Author(s): Graham Stewart
Napier today is a tourist destination for New Zealanders and overseas visitors, a popular port of call for tourist ships. In 1931 the population of the town was just over 16,000, today the population is over 57,000. It is one of New Zealand's warmest regions on the Pacific Ocean coastline of the East Coast of the North Island. This wooden Victorian town was replaced after the 1931 earthquake and fire with the fashionable architecture vogue of the 1930s, the modern American style of the era which is known today as Art Deco. In February each year Napier hosts an Art Deco weekend with wine, food, jazz, dancing, vintage cars, plane rides and a variety of entertainment, showcasing one of the most outstanding collections of Art Deco buildings in the world. Maori, like Europeans, found the Hawke's Bay a fruit bowl for harvesting and a climate ideal for a good life. Cook passed by in October 1769 and the French visited the bay in 1827. Whalers made Ahuriri a depot and a trading place in the 1830s, and William Colenso founded the Waitangi mission station by the Ngaruroro River near Clive in 1844. The Crown purchased the Ahuriri block including the site of Napier in 1851. Named after Sir Charles Napier, the hero of the Battle of Meeanee, the town became a borough in 1874 and the provincial capital in 1858. The country's oldest winery was established in 1865 at The Mission vineyards at Greenmeadows.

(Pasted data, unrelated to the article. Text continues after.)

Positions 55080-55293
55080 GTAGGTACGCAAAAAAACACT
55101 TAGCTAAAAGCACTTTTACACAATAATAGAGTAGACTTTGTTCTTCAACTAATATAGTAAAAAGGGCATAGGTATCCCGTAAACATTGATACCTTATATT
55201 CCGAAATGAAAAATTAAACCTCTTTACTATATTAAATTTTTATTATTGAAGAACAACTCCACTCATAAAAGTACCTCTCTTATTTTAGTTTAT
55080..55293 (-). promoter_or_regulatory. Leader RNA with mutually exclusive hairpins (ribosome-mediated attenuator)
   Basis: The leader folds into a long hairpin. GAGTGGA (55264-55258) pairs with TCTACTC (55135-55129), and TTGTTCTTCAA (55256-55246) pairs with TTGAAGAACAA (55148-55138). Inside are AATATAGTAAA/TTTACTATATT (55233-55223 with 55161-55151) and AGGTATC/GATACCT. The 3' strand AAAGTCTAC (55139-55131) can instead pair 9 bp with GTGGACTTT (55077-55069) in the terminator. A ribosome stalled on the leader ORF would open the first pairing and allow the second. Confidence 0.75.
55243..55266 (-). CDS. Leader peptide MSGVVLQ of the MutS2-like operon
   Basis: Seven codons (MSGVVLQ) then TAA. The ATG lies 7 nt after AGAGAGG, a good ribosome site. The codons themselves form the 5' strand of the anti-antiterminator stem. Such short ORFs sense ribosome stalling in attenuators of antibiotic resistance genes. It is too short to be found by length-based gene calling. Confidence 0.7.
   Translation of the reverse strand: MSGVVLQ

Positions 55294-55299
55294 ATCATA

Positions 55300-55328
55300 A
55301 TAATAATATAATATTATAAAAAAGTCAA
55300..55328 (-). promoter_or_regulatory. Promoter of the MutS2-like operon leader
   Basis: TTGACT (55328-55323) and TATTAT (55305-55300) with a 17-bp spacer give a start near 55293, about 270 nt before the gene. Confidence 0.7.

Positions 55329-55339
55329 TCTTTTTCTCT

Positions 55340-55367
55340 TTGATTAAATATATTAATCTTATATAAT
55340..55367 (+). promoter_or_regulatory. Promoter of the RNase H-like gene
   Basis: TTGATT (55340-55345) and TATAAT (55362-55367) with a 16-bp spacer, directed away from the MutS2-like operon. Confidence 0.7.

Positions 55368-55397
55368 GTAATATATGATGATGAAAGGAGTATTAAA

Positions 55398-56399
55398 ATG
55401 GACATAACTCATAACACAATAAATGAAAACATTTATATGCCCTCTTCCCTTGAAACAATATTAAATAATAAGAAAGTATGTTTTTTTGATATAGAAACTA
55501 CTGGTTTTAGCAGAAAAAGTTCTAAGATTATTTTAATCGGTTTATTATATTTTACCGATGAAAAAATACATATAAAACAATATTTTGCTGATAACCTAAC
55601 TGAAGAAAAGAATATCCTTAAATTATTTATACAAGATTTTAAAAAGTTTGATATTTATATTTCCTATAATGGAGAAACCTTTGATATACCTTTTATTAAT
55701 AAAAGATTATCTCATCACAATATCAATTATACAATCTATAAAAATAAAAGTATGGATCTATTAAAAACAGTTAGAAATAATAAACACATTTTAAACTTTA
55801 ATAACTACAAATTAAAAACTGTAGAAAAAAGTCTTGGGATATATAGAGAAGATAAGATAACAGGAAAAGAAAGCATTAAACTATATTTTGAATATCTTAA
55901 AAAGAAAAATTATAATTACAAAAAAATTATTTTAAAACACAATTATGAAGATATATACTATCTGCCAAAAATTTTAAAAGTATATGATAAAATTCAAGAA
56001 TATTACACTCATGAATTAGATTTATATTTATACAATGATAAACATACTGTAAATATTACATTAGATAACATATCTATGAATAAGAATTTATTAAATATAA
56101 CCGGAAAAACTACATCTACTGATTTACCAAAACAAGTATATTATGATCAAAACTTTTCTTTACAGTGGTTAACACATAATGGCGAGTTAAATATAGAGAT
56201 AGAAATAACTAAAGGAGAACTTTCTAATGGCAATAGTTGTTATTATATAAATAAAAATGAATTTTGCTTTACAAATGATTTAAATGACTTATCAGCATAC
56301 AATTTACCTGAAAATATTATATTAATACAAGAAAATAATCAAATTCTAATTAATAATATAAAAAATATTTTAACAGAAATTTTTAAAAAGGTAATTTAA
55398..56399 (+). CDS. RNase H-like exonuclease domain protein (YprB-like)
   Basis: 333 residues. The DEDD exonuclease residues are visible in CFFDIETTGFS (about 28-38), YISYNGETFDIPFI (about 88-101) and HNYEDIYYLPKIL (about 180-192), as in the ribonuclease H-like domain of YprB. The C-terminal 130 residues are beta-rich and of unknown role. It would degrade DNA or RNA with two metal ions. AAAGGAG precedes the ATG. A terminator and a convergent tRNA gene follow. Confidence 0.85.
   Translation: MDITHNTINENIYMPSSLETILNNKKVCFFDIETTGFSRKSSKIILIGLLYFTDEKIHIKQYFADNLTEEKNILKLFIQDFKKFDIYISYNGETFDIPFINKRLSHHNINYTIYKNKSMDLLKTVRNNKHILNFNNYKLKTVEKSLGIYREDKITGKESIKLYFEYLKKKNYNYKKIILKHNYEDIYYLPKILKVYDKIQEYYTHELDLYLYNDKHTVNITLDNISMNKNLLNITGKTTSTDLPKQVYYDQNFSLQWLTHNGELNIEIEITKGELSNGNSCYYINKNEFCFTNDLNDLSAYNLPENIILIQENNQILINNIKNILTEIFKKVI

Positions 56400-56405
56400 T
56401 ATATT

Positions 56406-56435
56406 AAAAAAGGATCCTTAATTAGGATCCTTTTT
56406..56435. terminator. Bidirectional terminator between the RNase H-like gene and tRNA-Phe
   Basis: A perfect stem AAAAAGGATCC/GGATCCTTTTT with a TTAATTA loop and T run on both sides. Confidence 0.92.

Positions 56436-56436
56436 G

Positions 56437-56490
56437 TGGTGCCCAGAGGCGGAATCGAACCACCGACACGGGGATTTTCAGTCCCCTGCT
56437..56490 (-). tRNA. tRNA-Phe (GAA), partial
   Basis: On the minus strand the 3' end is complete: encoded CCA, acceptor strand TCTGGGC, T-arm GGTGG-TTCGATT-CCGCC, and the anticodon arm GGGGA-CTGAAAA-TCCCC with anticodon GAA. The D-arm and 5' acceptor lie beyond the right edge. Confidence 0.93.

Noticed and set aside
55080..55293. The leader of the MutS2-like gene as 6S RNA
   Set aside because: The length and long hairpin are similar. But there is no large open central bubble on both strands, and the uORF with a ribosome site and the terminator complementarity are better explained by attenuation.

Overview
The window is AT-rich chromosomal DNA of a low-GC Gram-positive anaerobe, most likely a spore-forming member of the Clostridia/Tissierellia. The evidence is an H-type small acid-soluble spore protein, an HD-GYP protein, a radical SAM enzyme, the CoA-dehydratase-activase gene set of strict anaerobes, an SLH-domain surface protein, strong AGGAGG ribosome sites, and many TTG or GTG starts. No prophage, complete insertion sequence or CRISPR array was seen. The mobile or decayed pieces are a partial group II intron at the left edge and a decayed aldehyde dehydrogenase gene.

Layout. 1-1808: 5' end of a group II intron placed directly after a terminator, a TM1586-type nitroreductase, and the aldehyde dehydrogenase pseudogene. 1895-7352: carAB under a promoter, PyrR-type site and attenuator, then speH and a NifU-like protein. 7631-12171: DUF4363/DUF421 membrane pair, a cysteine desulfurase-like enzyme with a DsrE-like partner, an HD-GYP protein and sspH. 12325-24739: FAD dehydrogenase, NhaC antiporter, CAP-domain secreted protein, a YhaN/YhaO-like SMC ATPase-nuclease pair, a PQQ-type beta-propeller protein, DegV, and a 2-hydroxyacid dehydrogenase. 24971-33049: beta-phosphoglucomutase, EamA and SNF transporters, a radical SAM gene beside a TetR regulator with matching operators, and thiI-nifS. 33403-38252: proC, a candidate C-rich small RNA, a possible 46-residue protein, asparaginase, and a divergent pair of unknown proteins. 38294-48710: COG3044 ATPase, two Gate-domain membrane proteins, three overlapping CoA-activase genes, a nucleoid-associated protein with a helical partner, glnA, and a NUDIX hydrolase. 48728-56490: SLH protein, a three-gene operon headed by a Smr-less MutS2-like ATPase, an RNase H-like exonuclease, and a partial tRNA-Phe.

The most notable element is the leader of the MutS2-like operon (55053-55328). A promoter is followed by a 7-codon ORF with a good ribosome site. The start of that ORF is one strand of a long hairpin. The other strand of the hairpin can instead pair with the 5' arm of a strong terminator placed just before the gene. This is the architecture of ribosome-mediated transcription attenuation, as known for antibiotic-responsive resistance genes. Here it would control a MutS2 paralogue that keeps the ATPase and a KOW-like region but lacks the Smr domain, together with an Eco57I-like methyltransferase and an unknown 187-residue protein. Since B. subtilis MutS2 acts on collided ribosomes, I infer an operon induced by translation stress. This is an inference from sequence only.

Graham Stewart is the author of 16 books including The End of the Penny Section, The Tangiwai Disaster - a Christmas Eve Tragedy, Auckland Before the Harbour Bridge, Wellington - Portrait of a Region and New Zealand - Portrait of a Nation. He was a photographer with the fomer Napier daily newspaper the Daily Telegraph from 1959 to 1964.